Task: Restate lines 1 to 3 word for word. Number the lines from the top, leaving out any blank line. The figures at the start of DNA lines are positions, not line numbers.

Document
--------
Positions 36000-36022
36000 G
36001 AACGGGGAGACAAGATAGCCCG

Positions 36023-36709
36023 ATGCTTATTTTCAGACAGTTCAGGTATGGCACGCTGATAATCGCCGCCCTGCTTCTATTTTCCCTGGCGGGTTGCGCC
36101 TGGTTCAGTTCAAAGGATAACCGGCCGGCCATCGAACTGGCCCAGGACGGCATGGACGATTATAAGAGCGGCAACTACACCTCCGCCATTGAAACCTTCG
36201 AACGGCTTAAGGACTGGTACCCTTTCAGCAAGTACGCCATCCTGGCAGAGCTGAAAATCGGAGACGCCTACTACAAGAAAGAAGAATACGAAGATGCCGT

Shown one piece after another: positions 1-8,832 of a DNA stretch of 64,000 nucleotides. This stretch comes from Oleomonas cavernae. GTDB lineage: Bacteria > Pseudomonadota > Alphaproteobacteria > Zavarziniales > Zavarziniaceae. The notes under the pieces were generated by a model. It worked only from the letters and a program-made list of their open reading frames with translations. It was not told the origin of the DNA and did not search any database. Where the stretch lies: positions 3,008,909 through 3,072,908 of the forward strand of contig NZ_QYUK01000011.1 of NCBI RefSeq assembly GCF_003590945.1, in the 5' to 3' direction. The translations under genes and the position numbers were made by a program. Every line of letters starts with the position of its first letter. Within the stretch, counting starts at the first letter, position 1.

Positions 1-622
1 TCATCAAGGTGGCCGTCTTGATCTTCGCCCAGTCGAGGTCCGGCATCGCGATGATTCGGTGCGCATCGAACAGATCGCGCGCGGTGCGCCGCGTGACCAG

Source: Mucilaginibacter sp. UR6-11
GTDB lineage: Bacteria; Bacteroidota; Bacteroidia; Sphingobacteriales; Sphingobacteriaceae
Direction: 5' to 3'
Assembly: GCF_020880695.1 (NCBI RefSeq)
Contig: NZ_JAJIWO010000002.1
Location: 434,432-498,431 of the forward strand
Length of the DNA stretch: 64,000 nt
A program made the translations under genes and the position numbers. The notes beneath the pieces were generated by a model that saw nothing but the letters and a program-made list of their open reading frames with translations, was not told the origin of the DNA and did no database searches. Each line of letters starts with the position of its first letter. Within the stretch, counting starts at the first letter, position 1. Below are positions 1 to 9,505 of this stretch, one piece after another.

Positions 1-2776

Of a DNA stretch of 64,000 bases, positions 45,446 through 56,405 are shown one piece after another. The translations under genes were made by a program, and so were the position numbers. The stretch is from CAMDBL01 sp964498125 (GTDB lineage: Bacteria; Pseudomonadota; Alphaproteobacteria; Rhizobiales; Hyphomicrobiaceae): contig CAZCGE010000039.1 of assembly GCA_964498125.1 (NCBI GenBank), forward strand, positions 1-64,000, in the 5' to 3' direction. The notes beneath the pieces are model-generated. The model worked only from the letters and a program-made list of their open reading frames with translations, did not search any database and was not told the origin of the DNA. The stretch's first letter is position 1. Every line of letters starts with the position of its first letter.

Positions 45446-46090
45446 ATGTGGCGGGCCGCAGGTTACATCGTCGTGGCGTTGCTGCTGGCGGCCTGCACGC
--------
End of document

Positions 36000-36022
36000 G
36001 AACGGGGAGACAAGATAGCCCG